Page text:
May 18th, 2012 / 1:56 pm

ToBS3: Working at Best Buy vs. Calling yourself the editor-in-chief of an online journal

[matchup #50 in Tournament of Bookshit]

I don’t have specific thoughts regarding either of these things. I imagine that working at Best Buy is similar to many retail jobs? You deal with a lot of odd customers, coworkers, and supervisors? Maybe that is an unfair assumption. See, the only retail job I worked was at a used book store in Virginia when I was in graduate school. I stocked the shelves and I also purchased inventory according to a massive buying manual that the owners had seemingly haphazardly created full of random rules regarding what sorts of books we should take in and what we should not. We bought a lot of mass market paper backs and children’s books. My following these rules at the buying table often meant that I turned down a lot of great books, fascinating and interesting books, that the owners had deemed a waste of shelving space. Probably, from a business standpoint, they were right: they knew their customers, and theirs were customers who were not interested in Fowles’ The Maggot, nor were their customers interested in Barnes’ Nightwood. Both of these books intrigued me when I held them in my hands at the buying table, and even as I turned them down, I wanted to know what was between their covers (I later read Nightwood in a class; still haven’t read The Maggot). Another terribly weird part of this job is that we threw out a lot of books. Like, shitloads of books. And the owners required us to rip the covers off these books because a few years before I worked there, a customer had pulled books out of the dumpster that they had trashed and resold those books to the store several times. So there I was, tearing covers off books like O’Brien’s The Things They Carried and Foucault’s Discipline and Punish, simply because these books had ‘been on the shelf too long.’ After that, I began to take the discards and put them nicely in a box and hide the box in the store until my assigned closing night, and then I would take the box to my car. At one point I had five boxes of books in my car, books the owners had deemed a ‘waste of shelf space,’ and these I distributed to my friends in order to make room to save more books. Eventually, the store closed because the owners couldn’t pay the rent, and I spent my final weekend at that job boxing up books to save from the dumpster in between breaking down shelves and stacking the book carts in a moving van.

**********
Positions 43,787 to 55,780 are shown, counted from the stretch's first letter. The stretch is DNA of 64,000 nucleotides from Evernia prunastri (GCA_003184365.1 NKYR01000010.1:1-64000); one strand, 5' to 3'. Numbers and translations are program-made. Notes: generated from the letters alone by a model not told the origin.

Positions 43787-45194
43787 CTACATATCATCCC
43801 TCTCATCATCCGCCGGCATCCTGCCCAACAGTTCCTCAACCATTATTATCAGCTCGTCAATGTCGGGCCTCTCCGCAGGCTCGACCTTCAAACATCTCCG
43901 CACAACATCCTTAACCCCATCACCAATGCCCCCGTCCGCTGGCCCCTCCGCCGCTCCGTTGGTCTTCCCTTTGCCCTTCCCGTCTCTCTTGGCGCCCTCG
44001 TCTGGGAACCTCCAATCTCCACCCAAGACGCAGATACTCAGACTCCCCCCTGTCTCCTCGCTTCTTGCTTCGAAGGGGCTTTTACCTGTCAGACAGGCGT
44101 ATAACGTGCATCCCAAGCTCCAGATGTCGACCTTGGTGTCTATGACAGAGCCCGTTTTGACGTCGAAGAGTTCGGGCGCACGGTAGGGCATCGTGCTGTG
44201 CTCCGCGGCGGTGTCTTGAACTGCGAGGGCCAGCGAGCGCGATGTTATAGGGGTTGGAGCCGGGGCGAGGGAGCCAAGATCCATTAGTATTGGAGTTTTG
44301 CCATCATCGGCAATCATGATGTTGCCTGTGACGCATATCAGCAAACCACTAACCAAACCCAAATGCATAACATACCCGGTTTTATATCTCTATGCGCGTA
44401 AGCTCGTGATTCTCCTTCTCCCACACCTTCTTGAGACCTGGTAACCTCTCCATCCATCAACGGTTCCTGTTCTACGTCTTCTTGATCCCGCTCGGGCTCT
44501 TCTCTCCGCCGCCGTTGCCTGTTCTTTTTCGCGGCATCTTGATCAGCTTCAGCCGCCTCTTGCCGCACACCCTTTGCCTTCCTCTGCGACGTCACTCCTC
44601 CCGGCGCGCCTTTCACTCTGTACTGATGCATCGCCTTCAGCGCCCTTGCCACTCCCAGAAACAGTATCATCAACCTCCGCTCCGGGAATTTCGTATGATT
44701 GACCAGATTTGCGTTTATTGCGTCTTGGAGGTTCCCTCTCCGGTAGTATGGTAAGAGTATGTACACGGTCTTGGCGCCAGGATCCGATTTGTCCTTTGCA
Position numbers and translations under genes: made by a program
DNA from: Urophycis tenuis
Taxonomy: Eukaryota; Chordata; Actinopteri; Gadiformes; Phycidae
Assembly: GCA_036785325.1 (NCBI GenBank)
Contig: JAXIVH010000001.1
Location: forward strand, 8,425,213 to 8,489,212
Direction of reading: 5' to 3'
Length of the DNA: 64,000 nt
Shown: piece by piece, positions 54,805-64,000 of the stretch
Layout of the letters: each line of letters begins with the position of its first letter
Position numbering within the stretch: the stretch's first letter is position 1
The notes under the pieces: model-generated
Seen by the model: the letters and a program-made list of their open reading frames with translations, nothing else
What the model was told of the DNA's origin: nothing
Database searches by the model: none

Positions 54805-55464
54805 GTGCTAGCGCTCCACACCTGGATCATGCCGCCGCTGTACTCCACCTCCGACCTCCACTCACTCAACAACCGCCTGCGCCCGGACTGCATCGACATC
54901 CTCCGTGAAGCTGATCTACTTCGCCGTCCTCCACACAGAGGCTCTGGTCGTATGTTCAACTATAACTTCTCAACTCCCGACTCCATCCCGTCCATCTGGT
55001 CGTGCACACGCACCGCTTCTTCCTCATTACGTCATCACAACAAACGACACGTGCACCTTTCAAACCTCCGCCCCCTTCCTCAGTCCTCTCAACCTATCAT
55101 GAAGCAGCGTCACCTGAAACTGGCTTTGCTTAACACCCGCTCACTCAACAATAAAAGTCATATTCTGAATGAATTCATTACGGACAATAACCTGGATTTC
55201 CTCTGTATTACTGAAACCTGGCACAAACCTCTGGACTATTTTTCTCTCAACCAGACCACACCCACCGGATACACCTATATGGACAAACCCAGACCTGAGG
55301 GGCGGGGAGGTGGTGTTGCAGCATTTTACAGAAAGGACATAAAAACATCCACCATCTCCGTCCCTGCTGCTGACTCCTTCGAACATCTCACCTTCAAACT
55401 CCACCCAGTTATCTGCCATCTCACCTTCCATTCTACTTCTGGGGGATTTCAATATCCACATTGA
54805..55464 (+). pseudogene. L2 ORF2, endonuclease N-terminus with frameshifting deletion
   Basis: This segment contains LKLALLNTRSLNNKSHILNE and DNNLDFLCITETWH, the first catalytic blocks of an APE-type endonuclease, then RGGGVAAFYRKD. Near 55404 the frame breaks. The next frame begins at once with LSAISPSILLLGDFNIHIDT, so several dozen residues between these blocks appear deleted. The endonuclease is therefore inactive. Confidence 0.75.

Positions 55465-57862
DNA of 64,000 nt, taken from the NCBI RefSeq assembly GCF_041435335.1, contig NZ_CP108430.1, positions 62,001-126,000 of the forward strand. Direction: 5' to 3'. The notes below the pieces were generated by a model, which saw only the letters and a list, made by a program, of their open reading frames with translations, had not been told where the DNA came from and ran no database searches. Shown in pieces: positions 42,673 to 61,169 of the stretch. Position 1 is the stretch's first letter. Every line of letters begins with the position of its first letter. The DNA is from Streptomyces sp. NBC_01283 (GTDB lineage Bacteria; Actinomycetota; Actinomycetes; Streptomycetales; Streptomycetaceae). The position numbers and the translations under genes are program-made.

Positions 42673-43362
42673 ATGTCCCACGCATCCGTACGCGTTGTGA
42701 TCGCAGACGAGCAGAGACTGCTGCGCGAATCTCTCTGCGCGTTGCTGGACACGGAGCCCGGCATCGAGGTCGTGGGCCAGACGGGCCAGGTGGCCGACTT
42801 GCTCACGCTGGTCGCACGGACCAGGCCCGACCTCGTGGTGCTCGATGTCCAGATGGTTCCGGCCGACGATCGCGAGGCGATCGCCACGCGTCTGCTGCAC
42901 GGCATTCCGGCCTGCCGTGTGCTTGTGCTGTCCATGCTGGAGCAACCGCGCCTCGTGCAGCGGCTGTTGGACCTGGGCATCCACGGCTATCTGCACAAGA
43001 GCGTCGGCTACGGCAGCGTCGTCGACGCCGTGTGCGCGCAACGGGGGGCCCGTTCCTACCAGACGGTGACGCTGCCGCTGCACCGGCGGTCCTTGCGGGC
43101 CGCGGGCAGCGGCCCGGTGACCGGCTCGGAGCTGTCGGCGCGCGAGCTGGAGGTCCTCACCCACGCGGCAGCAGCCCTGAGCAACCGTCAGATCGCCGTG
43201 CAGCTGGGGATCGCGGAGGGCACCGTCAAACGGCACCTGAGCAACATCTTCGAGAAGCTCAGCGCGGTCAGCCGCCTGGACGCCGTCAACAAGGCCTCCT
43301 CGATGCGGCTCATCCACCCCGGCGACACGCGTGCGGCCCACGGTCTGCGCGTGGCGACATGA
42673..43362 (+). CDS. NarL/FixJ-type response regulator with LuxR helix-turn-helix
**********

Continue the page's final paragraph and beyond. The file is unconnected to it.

Ryan Call

– – –

WINNER: calling yourself the editor-in-chief of an online journal.


  1. Brian Carr

      Ryan Call is the editor-in-chief of the universe. 

  2. Anonymous

      I once worked at a used bookstore. Still chuckle at the idiotic customers who seriously thought they should get either cash or trade value equal to the cover price. “I paid 6.95 for this Nora Roberts novel at Food Lion, and you’re only offering me .50?!”

  3. deadgod

      evolution from hobbyist shop to consumption depot vs. editing-in-chief

      winner:  dumpster lieberry